The Plano, Tex.-based software company filed its suit in the U.S. District Court in Eastern Texas, a district known for rapid resolution in favor of rights holders in infringement cases, as noted by PatentlyApple. Droplets boasts clients including IBM, Borland and PricewaterhouseCoopers.

Droplets was founded in March 2000 with the goal of meeting the needs of "enterprises who seek more efficient ways to deliver highly functional and scalable applications over the Internet."

The patent in question is U.S. Patent No. 6,687,745, entitled "System and method for delivering a graphical user interface of remote applications over a thin bandwidth connection." Droplet describes the invention as a method for remotely delivering "interactive links for presenting applications." The company filed for the patent in June 2000 and was granted in Feb. 2004.

According to the complaint, Apple's own website, its movie trailer site, iTunes and "other web applications" are in violation of the patent.

Apple has over the years faced numerous lawsuits over the iTunes interface and software. Last year, a company accused Apple of violating a video production-related patent via iTunes.

The company is the world's most-sued tech company. According to Apple, patent infringement suits, regardless of merit consume "significant time and expense."

A number of technology companies have taken to calling for patent reform as legal disputes have increased. Last week, the U.S. government passed a reform bill that will overhaul the nation's patent system.


Trio of patent suits target Apple over caller ID, Web apps, USB

By Neil Hughes


pple was hit with three different patent infringement lawsuits in the U.S. this week, accusing the company of violating inventions related to caller ID, browser-based Web applications, and for building "USB products."

ClassCo v. Apple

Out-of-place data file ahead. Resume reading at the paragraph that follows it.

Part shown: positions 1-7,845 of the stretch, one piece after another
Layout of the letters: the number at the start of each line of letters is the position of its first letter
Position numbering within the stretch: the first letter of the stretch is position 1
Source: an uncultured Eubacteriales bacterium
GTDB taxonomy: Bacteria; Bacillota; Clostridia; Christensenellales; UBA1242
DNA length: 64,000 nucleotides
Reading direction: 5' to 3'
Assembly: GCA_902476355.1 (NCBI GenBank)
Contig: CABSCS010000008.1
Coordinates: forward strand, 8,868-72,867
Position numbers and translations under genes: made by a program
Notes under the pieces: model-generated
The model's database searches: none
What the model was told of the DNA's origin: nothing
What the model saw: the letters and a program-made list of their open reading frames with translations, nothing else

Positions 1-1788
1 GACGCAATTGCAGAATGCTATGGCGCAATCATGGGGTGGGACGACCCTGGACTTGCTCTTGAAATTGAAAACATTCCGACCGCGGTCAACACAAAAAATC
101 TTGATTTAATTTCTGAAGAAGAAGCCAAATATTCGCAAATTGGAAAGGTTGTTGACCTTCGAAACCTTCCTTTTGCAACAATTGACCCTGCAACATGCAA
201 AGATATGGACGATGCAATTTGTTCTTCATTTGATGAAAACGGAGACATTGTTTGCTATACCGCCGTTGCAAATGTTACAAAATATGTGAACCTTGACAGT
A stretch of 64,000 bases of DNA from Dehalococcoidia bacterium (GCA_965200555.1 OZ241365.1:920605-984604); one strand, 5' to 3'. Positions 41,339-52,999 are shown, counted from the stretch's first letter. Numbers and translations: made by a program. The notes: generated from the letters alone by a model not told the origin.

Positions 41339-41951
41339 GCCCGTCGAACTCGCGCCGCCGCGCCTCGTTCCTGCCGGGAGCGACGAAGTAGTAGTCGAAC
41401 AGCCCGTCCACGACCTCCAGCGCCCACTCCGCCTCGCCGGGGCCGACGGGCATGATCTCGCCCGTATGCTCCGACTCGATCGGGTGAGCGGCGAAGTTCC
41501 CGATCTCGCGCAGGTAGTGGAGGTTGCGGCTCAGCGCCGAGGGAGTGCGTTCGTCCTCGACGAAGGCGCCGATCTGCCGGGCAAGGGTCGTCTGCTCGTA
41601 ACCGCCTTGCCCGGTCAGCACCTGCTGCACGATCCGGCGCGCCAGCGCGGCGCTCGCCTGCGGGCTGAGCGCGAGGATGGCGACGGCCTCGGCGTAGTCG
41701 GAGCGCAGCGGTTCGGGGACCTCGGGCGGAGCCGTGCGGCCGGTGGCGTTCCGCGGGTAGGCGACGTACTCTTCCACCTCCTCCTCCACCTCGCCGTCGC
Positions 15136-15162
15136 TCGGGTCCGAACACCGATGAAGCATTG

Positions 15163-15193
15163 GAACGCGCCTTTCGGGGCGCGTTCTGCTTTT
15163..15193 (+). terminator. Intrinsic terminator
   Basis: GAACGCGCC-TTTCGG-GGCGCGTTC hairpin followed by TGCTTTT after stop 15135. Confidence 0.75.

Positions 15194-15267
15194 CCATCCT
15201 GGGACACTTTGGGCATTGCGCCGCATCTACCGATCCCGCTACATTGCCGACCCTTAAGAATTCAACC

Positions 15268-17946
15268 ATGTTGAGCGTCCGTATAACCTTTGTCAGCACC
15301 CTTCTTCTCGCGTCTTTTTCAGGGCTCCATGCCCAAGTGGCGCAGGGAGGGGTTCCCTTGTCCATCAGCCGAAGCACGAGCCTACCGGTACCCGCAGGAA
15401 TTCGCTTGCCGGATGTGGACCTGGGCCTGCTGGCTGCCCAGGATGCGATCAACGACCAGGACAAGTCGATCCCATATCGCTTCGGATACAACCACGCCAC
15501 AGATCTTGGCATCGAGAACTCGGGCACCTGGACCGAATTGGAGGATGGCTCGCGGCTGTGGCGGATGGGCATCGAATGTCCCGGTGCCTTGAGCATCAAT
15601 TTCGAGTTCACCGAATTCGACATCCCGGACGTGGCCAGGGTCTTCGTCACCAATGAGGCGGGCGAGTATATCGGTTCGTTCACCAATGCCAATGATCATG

New Hampshire-based ClassCo, makers of the "VoiceAnnounce Caller ID" products, filed suit this week against Apple, alleging patent infringement over caller identification patents owned by the company. Also named as defendants are HTC, Samsung, Hewlett-Packard, LG, Research in Motion, Huawei, and ZTE.

Filed in U.S. District Court for the Norther District of Illinois, the complaint accuses Apple and the others of violating two patents related to "announcement" of a calling party. The company has previously sued Motorola and Kyocera International.

The two patents owned by ClassCo and included in the suit are both titled "Calling Party Announcement Apparatus." Both were granted to inventor David J. Luneau. They are:

    U.S. Patent No. 6,970,695, awarded in 2005
    U.S. Patent No. 7,206,572, awarded in 2007

ClassCo seeks compensatory damages for what it believes are past infringements by the defendants. It has also asked the court to file an injunction preventing products like the iPhone from continuing their alleged infringement.

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Week in Apple: publishing on the Pippin, lost iPhone 5, and more...

By Jacqui Cheng


Our top Apple news this week included some new iPhone 5 rumors, a supposedly "leaked" iPhone 5 photo, and a bizarre case of a "missing" iPhone in San Francisco. But it wasn't all about the iPhone 5; we also discussed updates to some of Apple's latest patent battles, interviewed a developer who had a game published on the Pippin, and more. Read on to catch up on the week's news!

Google to HTC: take these patents, keep fighting Apple: Google has given HTC nine patents to use against Apple in court: four in a new lawsuit and five in an existing one. Since when did Google become patent fairy anyway?

"Leaked" photo suggests the iPhone 5 camera won't be much of an upgrade: A photo that appears to have been taken by an iPhone 5 prototype may have been accidentally posted to Flickr by an Apple engineer. A look at the image and its metadata suggests the next-gen iPhone may indeed sport an 8MP camera, but image quality won't likely improve at all.